U.S. court throws out designation of MetLife as ‘too big to fail’

April 6, 2016

A U.S. federal judge rescinded a government designation of MetLife as “too big to fail” and subject to increased regulatory oversight.

The ruling by the judge, U.S. District Judge Rosemary Collyer, is currently sealed, but parts may be made public next month, according to Wednesday’s order, which also said the federal government may appeal.

The ruling rescinded MetLife’s designation by the Financial Stability Oversight Council as a “Systemically Important Financial Institution, or SIFI, and comes as a big legal victory for MetLife, which had argued that the SIFI designation process under the Dodd-Frank regulatory reforms was flawed and secretive.

“Today’s ruling validates MetLife’s decision to seek judicial review of our SIFI designation. From the beginning, MetLife has said that its business model does not pose a threat to the financial stability of the United States. This decision is a win for MetLife’s customers, employees and shareholders,” MetLife’s CEO Steven Kandarian said in a statement.

The immediate implication for the company is that it will not have to break up or shed some of its business units in order to become smaller, a plan it has considered before.

While the Federal Reserve has not yet proposed its rules for nonbank SIFI insurers, the decision would mean that MetLife will not have to abide by enhanced prudential regulations. These include the strict minimum capital requirements under Basel III regardless of the fact that they operate under the statutory accounting principles that are accepted by state regulatory insurance agencies, and the Risk-Based Capital for Insurers Model Act – as adopted by the National Association of Insurance Commissioners.

American Council of Life Insurers (ACLI) President and CEO Dirk Kempthorne also endorsed the decision, and expressed hope that the decision may lead to a revision of FSOC’s designation process.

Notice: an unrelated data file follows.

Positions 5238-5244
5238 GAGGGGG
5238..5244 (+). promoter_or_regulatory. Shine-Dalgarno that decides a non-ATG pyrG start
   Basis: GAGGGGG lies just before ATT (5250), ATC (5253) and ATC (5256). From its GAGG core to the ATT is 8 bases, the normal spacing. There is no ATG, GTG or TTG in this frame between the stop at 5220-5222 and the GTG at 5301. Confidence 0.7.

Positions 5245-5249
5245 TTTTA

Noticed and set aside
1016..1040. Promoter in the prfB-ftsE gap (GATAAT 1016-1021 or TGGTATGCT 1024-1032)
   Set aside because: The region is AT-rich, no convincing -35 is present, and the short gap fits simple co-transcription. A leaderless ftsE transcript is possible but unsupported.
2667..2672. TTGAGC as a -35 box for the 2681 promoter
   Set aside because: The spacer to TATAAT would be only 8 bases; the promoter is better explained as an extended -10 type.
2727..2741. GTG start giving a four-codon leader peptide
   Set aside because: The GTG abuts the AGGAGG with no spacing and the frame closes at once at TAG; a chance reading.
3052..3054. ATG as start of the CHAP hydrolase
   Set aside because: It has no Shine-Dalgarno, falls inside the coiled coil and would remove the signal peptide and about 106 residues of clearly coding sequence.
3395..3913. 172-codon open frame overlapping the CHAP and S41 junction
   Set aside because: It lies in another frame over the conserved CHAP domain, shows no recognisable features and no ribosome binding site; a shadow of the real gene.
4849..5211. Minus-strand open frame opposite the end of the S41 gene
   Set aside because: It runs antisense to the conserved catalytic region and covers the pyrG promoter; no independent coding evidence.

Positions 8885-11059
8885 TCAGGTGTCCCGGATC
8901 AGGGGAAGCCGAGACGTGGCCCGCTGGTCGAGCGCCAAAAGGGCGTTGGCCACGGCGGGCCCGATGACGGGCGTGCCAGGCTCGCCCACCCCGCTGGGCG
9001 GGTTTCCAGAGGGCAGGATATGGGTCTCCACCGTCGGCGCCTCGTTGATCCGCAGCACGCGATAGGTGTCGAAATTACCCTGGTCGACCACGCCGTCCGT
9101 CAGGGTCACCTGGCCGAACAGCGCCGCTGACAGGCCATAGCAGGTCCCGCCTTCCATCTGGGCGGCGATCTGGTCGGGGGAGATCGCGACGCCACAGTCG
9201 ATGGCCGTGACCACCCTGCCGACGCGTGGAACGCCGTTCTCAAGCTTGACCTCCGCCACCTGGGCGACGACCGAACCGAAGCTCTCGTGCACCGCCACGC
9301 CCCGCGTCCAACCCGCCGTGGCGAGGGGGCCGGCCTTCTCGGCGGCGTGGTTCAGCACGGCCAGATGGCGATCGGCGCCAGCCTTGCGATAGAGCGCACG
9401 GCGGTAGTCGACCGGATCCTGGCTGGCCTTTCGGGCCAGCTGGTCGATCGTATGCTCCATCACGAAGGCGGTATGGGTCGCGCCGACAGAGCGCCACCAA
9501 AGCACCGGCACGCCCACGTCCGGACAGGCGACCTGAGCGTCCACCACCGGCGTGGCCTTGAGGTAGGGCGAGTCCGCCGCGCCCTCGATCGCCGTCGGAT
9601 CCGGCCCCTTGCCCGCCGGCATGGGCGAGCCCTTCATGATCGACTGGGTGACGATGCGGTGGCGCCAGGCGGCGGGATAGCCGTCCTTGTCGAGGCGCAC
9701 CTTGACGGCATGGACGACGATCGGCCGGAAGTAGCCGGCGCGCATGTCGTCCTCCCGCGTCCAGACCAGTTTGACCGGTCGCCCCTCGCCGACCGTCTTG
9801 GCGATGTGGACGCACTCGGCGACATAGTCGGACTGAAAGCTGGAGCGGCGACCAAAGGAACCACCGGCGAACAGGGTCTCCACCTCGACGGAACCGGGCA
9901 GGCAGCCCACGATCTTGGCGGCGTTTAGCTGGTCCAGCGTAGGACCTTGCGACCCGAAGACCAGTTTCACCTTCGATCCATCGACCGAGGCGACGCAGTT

The stability council had voted 9-1 in December 2014 to designate MetLife as a SIFI. Comprised mainly of regulators, the oversight council was established by the 2010 Dodd-Frank financial overhaul (PL 111-203). The council can name banks and non-banks to the list of “too big to fail” institutions that could pose a systemic threat to the U.S. financial system.

“FSOC’s designation process is anything but transparent, and its decision to designate MetLife as a SIFI certainly seemed to ignore the weight of the evidence MetLife and insurance experts presented. Consequently, the court’s finding that the decision was arbitrary and capricious on multiple fronts was not surprising. We hope this decision prompts FSOC to revisit its other SIFI designations involving insurance companies and to adhere to a more realistic, fair and transparent analytical process going forward,” he said in a statement.

The Treasury Department, was not pleased, and expressed its strong disagreement with the court’s decision in a statement.

“We are confident that FSOC’s determination was lawful and will continue to defend the council’s designations process vigorously,” said a spokesperson for the Treasury Department in a statement.

“In response to the financial crisis, Congress enacted Wall Street reform, created the FSOC, and directed it to address potential threats to financial stability. FSOC conducted a rigorous analysis of MetLife, including extensive engagement with the company, and determined that material financial distress at MetLife could pose such a threat to the financial system. We firmly believe that FSOC acted well within its legal authority to protect the entire global economy.”

A precedent for other SIFI insurance companies?

Technically, the two other SIFI-designated insurance companies, namely AIG and Prudential, appear not to benefit much from the court decision, as they missed the opportunity to legally challenge their designation by the FSOC within the initial 30 days window as allowed under the Dodd-Frank Act rules.

Once the decision is unsealed, however, the reasoning behind Collyer’s ruling may provide valuable insight into whether the court’s decision is predicated on the broader nonbank SIFI designation process or simply on company-specific matters that apply solely to MetLife. If it is interpreted to be applicable to other insurance companies, this could then prompt AIG and Prudential to challenge their designations either through legal action or the regularly scheduled annual revisions.

The decision is currently sealed, and is to remain so until both parties file a joint notice by April 6, 2016 “stating whether any portions” of the opinion should remain under seal.

(This article includes additional material from Reuters and CQ-Roll Call for Thomson Reuters)

(This article was produced by Thomson Reuters Regulatory Intelligence and initially posted on March. 31. Regulatory Intelligence provides a single source for regulatory news, analysis, rules and developments, with global coverage of more than 400 regulators and exchanges. Follow Regulatory Intelligence compliance news on Twitter: @thomsonreuters)

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